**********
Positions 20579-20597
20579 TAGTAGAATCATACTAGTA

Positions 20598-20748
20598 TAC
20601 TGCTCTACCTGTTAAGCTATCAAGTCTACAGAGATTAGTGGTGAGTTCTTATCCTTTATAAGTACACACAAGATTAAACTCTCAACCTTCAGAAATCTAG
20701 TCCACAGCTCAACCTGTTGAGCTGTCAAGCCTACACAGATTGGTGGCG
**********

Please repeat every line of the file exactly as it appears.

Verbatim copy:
Positions 20579-20597
20579 TAGTAGAATCATACTAGTA

Positions 20598-20748
20598 TAC
20601 TGCTCTACCTGTTAAGCTATCAAGTCTACAGAGATTAGTGGTGAGTTCTTATCCTTTATAAGTACACACAAGATTAAACTCTCAACCTTCAGAAATCTAG
20701 TCCACAGCTCAACCTGTTGAGCTGTCAAGCCTACACAGATTGGTGGCG